vsubjectmaka-objectta-To experience s.t., to come across s.t.experience s.t.; come across s.t.Used usually of difficult or neutral experiences only.Gaˈku bakas makalabey kuweˈ kawul aˈa iyan.I have never come across behavior like that person’s (behavior).Darannekumakalabeybahaya.I have often experienced misfortune.Ekkanetalabeyku bayuˈ-bayuˈan kasigpitan.I have already experienced many kinds of difficulties.Ekkanetalabeyku bayuˈ-bayuˈan pagusaha bu gaˈi du ku ngatu dayahan.I have experienced many ways (lit. kinds) of earning a living but I have not managed to become rich.


vsubjectpa-, -um-To continue, go on, proceed (on one’s way).continue (going or with s.t.); go on (one’s way); proceed (on way); go ahead with
Palaˈuskite bihaptinda.We’ll go on to the store.Geykulumaˈushap Tipotipo.I wasn’t able to continue on to Tipotipo.31WAYS OF WALKINGWAYS OF WALKING
vTo continue, proceed with s.t. (the same kind of activity one is already engaged in).Daˈalaˈusun pamikilnu iyan. Gaˈi iyan hāp.Don’t continue those thoughts. They are not good.Daˈanelaˈuste lumaˈ iyan ngahinang.Let us not proceed in building that house.Laˈusunne bissānu iyan, ambat ne bisan iye ngamā.Continue with what you are saying, even if he is angry.Tiyaˈkuhapboheˈ, laˈusku minda kābew.I am going to the river; I will proceed to change (the location of) the water buffalo.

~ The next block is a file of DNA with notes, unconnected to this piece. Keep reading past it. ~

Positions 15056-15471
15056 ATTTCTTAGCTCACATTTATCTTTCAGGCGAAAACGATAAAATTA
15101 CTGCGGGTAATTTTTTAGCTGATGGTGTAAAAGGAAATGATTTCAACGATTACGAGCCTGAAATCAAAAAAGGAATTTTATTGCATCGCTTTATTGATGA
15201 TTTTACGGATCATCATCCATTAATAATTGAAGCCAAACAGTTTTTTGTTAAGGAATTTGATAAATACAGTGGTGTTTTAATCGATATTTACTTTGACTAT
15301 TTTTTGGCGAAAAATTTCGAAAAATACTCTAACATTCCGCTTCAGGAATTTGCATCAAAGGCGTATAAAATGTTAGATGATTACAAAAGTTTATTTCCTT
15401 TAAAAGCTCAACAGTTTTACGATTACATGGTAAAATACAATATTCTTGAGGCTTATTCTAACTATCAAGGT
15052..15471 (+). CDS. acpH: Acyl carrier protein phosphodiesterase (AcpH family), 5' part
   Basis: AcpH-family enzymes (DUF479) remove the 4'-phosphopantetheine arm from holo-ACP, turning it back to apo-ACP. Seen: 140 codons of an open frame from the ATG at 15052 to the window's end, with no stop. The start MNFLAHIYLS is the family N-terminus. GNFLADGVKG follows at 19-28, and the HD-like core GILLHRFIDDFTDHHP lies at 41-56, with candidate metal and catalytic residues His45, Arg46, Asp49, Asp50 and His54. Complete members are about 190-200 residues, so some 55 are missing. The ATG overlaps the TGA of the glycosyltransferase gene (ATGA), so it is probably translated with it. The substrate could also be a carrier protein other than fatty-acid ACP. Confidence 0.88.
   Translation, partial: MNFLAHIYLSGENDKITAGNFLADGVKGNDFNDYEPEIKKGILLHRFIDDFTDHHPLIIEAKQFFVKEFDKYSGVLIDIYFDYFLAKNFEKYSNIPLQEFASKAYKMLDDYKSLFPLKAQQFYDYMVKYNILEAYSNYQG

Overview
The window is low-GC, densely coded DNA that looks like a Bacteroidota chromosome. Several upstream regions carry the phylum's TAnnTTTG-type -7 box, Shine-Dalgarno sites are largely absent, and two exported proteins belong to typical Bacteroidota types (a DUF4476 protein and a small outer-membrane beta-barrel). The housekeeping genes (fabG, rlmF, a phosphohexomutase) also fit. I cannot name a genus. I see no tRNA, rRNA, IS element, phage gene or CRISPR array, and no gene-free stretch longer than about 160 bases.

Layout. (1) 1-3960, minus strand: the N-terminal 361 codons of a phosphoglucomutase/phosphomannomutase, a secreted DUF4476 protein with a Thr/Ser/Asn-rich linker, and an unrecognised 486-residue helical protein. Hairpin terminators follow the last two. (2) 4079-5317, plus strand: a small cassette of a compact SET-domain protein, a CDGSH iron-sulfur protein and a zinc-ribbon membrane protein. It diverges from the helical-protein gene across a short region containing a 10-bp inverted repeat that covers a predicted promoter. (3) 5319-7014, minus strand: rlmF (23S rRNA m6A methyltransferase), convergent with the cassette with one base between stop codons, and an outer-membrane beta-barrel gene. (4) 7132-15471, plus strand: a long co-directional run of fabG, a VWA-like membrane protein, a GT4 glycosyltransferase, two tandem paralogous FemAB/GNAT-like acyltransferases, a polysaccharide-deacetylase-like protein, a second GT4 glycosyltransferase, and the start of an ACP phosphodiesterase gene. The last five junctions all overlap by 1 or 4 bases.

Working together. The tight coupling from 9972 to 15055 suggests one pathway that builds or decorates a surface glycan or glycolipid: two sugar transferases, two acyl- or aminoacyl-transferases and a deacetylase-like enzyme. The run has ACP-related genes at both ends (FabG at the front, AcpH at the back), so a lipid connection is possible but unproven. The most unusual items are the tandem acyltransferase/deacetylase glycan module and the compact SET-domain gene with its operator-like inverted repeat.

vngalaˈusTo continue on one’s way in order to get s.t. (then return home).Tiyaˈkungalaˈus paleyku hap lumaˈ miyaˈan.I’ll go on to that house and get my rice.
vsubjectN-#-anobject-anTo continue on one’s way in order to deliver s.t.; to accompany s.o. (then return
Tiyaˈkungalaˈusan paleyku hap lumaˈ miyaˈan.I will go on and deliver my rice to that house.Nuhut ne kew aku, tiyaˈ ku hap Parangbasak. Laˈusante saˈ kew hap Boheˈlebbeng.Come with me, I will go to Parangbasak. Then I’ll accompany you to Boheˈ Lebbeng.tūdlanjaltalus1


vsubjectmag- (pl.)object-anTo proceed, go ahead with doing s.t. (that one had been thinking of or that will be
a logical result of previous activity).
Daˈakaˈam magsuntuk-suntuk kaw kaˈam sudda maglaˈus.Don’t play at boxing lest you finally proceed (to real fighting).Maglaˈusnesiye magbelli bulakin peggeˈ magtewwaˈ du siye si halgaˈ.They proceeded to buy the land because they agreed on the price.Ine-ine pikilannu laˈusanun ne.Whatever you think, proceed with it. (Go ahead, do it.)Banggaˈlaˈusanne hinangne miyaˈan gaˈ pe iye matey.If he had not continued with those doings, he would not be dead.(mag)manattalus1